"The whole idea of disclosure for health plans for transparency, we think, is something that's absolutely needed," says Anne Lennan, vice president with SPBA. "Our members, while they administer both self-funded and fully insured plans, lean heavily on the self-funded side. And the challenge they see in the marketplace is that fully insured carriers can offer these huge bonuses and commissions to brokers for bringing them business."

Representatives from NCCMP testified that "under the current ERISA reporting and disclosure requirements, commissions are subject to disclosure through retrospective reporting to plan sponsors. However, the current requirements do not provide the level of transparency needed for plan representatives to make informed decisions in advance of awarding the business."

Allison Klausner, assistant general counsel, benefits, for Honeywell International Inc., testifying on behalf of the American Benefits Council, expressed support for transparency in arrangements for plan services, but suggested the DOL "consider waiting until the dust settles on health care reform before deciding whether to impose new disclosure requirements for health and other welfare benefits service providers.

Health care reform is leading to innovation and new ways of structuring plan services," Klausner said. "Thus, if any new disclosure regulations are to be written, it would be wise to have them designed for the future marketplace, rather than yesterday's marketplace."

Representatives from the insurance industry, meanwhile, maintained that additional regulation isn't warranted, noting that under the laws of most states, brokers and agents are required to disclose in advance the types of compensation they receive.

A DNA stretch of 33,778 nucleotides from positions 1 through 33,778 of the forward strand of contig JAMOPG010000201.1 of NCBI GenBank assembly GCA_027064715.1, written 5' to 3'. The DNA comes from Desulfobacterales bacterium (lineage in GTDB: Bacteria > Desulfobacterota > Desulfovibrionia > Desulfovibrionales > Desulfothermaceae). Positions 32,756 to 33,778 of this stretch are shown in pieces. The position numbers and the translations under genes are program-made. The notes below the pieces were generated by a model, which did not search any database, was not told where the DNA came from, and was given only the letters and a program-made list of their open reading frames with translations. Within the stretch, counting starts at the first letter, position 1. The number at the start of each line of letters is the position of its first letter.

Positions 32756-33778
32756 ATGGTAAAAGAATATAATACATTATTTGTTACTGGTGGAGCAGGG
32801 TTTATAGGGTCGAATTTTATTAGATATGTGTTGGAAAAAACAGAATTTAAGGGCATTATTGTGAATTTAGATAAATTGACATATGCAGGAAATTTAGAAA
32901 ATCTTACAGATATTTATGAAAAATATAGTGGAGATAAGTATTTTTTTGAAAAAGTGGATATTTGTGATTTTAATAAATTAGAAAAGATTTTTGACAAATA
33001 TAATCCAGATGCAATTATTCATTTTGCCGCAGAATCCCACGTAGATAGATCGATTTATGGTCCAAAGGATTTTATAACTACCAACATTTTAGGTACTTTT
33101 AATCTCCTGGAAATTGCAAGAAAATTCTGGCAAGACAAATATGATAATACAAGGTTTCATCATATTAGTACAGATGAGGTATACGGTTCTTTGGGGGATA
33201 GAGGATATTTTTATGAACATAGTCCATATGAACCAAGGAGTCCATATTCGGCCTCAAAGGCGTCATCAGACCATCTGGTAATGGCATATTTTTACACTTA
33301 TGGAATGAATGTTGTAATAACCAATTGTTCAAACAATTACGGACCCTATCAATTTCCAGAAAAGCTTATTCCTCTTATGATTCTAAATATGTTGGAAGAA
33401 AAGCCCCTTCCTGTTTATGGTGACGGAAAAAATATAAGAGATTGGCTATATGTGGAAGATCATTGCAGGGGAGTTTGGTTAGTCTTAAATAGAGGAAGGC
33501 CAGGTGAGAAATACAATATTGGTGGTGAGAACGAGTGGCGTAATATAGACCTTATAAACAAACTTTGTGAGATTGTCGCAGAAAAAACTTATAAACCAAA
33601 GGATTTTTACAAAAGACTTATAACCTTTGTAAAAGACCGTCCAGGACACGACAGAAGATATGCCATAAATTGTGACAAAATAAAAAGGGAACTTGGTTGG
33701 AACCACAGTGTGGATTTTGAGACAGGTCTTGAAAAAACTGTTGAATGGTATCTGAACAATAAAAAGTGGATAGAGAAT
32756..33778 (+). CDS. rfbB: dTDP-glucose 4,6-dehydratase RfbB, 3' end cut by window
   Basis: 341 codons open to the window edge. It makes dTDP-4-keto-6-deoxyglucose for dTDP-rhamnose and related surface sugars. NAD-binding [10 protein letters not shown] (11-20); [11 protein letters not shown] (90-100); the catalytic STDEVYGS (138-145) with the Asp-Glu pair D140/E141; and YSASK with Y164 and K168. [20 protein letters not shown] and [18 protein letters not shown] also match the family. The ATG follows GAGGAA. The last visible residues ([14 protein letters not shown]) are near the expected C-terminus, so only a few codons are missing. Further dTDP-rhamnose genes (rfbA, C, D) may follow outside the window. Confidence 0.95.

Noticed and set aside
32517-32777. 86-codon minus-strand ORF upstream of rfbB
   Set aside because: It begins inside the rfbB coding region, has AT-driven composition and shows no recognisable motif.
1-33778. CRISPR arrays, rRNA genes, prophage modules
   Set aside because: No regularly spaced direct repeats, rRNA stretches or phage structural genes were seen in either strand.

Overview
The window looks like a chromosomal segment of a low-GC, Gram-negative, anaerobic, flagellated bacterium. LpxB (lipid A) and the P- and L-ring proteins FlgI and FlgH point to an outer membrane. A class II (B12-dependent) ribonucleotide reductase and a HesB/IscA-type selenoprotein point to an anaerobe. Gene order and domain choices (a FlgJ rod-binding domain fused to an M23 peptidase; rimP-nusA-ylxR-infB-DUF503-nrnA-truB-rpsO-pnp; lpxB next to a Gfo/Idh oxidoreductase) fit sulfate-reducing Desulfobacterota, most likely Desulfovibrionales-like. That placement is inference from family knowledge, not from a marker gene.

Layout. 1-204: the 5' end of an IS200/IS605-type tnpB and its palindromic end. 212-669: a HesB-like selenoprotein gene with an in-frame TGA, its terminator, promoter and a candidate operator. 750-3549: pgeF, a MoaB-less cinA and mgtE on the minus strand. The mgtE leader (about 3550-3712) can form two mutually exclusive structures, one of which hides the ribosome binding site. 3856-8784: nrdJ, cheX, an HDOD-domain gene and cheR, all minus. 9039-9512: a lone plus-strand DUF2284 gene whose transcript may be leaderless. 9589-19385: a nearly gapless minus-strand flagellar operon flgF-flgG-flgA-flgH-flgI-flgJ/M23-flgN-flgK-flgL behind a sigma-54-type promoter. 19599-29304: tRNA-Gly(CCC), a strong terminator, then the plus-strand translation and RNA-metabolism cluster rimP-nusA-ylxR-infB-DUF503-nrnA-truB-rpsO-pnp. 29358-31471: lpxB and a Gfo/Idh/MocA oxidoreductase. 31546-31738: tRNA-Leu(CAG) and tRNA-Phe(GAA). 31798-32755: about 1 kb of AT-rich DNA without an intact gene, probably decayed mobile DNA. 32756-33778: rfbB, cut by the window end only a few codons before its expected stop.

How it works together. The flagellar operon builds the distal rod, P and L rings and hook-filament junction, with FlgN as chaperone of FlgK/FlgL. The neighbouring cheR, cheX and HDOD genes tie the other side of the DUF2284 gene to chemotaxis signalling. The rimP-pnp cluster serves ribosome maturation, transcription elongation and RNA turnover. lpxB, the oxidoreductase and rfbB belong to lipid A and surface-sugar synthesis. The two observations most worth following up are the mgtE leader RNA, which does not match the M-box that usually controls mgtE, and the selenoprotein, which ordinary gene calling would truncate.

And while brokers and agents generally are not required to disclose in advance the amount of compensation they expect to receive from placing insurance, the reason for that is "because the actual amount of compensation often cannot be known until after the placement of the insurance," said the Council of Insurance Agents & Brokers in its testimony. "This is the case because commission rates and forms of compensation vary by carrier as well as by program."

In addition, Schedule A of the DOL's Form 5500 requires comprehensive and robust disclosure regarding commissions, fees and noncash incentives earned by insurance agents and brokers.

But Lennan maintains that Schedule A, because it's filed at the end of the plan year, is of little use to plan sponsors when they're making a decision about which service provider to hire. "408(b)(2) is requiring disclosure upfront so the plan sponsor can make a decision about which service provider to go with," she says. "Schedule A does not serve the purposes at all of 408(b)(2)."

CIAB also took issue with the idea that the purchase of insurance products raises the same concerns as those related to 401(k) investment services.